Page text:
Microsoft offered Sony a deal to release Call of Duty on PlayStation for 10 years

This agreement as much intended to appease Sony as regulators around the world was formulated on November 11 and seems more generous than the vague commitments mentioned so far. Sony has not commented on this new proposal, notes the New York Times.

It should be remembered that of the 16 governments studying the stakes of such an acquisition, only Saudi Arabia and Brazil have so far given the green light (Serbia is about to join them, according to Microsoft) while that entities such as the European Commission and the Competition and Markets Authority of the United Kingdom have launched an in-depth phase II review which could last until March 2023. In the United States, the antitrust commission (FTC) is studying the file carefully and has not yet pronounced publicly, but its Lina Khan has been tough on tech giants in the past, including Amazon.

It is important to note that the fact that the agreement proposed by Microsoft is limited in time responds to a certain logic. As the remember lawyer Richard Hoeg, an agreement of this type can never be signed for an unlimited period. Sony knows this and must therefore deal with the risk of seeing Microsoft refuse to extend this agreement after 10 years. But for the time being, the manufacturer remains in its role of main opponent and continues to hope that the regulators prevent the acquisition from taking place.

A long-term commitment to appease

The idea that we could write a contract with the word ‘forever’ in it is a little ridiculous, but I have no problem making a longer-term commitment that suits Sony and the regulators“, had commented Phil Spencer a few days ago at the microphone of the site The Verge.

According to the New York Times, Microsoft accuses Sony of wanting to mislead the competition authority by overestimating the importance of Call of Duty for the viability of its Japanese rival. And while it may be an exaggeration to think that the loss of Call of Duty would bring about the immediate downfall of the PlayStation empire, the record performance of Call of Duty: Modern Warfare 2, which generated a turnover of one billion dollars in 10 days, came as a reminder of how irreplaceable Call of Duty remains on the market. More recently, Call of Duty: Warzone 2.0 came to show its big numbers by reporting 25 million players within five days.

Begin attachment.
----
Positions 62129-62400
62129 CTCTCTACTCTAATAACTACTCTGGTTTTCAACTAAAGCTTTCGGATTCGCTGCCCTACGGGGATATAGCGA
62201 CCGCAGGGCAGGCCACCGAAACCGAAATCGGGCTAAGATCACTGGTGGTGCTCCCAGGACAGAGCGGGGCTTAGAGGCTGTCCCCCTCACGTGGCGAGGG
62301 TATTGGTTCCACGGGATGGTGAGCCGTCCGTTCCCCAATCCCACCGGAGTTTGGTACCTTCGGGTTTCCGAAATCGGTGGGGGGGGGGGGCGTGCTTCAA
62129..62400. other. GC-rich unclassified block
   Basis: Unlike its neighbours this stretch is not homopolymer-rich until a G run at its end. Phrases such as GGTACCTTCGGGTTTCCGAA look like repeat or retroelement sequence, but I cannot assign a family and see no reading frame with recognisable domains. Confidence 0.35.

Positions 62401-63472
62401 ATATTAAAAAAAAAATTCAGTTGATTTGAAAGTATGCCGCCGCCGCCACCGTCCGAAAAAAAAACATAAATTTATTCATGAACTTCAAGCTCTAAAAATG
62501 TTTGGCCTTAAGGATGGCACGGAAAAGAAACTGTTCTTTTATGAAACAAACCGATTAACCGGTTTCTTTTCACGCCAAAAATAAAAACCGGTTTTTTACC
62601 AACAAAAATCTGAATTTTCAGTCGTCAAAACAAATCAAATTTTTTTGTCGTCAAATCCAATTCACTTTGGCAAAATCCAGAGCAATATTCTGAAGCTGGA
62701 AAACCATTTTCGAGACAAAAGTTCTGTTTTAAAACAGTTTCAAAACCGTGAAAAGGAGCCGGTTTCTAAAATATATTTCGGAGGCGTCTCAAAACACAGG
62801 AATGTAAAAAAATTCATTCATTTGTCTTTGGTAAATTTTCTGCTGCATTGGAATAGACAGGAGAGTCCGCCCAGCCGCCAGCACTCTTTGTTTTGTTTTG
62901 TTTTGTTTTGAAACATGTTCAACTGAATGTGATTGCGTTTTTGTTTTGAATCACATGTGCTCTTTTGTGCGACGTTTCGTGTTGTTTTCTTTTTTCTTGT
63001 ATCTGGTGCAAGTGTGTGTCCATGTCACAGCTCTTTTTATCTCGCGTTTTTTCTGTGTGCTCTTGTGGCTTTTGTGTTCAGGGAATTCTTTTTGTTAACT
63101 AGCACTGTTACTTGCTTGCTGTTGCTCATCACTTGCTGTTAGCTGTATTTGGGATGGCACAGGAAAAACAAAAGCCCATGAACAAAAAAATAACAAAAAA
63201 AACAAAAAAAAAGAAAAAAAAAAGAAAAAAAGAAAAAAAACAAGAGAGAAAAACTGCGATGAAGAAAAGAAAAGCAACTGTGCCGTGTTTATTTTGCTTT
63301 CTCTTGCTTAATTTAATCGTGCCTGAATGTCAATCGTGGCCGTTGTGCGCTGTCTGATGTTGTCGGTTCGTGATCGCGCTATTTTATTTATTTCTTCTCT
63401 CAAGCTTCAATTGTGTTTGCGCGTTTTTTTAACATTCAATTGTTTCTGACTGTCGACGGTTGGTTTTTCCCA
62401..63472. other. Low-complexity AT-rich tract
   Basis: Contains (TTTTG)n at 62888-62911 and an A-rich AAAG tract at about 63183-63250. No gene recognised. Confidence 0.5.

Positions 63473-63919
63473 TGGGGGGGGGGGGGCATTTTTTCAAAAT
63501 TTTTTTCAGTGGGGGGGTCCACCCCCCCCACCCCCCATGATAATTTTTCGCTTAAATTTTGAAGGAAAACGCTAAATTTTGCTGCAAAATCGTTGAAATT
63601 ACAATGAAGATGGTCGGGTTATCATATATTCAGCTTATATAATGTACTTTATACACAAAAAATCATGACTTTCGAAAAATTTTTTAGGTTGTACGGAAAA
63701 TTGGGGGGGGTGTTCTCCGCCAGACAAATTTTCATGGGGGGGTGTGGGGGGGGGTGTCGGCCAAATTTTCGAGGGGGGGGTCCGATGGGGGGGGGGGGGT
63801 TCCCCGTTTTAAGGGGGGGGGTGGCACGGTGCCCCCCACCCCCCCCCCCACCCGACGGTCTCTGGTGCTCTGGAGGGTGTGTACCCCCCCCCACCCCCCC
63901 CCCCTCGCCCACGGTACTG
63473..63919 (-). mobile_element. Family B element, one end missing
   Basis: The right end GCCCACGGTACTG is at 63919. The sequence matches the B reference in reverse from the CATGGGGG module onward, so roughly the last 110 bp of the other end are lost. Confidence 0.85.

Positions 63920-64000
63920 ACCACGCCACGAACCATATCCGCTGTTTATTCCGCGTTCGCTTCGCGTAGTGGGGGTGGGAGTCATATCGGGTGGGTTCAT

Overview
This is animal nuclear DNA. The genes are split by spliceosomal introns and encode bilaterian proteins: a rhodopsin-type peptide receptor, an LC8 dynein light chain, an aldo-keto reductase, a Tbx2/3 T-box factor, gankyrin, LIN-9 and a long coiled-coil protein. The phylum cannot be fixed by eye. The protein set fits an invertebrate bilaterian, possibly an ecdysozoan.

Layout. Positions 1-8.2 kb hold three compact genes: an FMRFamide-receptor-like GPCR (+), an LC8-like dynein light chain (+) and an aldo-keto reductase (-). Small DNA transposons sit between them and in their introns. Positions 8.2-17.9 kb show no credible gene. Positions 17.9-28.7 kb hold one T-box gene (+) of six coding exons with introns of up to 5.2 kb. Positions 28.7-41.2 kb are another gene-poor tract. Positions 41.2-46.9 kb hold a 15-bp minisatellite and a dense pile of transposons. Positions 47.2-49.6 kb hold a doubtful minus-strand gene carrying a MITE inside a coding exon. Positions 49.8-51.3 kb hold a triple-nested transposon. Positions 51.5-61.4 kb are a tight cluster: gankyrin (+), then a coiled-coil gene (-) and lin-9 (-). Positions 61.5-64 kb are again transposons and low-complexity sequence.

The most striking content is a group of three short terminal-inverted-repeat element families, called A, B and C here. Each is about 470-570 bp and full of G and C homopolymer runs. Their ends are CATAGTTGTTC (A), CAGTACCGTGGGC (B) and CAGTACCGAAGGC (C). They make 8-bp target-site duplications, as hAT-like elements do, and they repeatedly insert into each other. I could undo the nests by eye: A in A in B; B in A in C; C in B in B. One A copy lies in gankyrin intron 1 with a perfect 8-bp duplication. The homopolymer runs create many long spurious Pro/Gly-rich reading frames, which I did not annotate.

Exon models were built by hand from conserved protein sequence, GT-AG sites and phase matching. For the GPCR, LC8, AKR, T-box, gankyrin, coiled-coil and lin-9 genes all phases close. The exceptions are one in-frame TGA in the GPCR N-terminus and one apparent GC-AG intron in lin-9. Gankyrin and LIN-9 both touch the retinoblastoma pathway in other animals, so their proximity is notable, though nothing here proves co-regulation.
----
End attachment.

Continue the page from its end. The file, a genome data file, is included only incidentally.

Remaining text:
Contacted by The New York Times, Jim Ryan offered an answer by denying the idea that his company would seek to deceive regulators. The CEO of Sony Interactive Entertainment describes Microsoft as “tech giant that has a long history of dominating industries“and esteem”very likely that the choices players have today will disappear if this deal goes through.

For its part, the tendency at Phil Spencer is to explain everywhere that the main issue of this acquisition project does not revolve around the future of Call of Duty. Microsoft’s primary objective in spending $69 billion is primarily to become a mobile giant as quickly as possible. Besides the fortune-telling Candy Crush and the many Blizzard projects that began with the release of Diablo Immortal, Activision Blizzard’s expansion plans on iOS and Android also include some Call of Duty: Warzone Mobile. To believe that all roads lead to Kalof.

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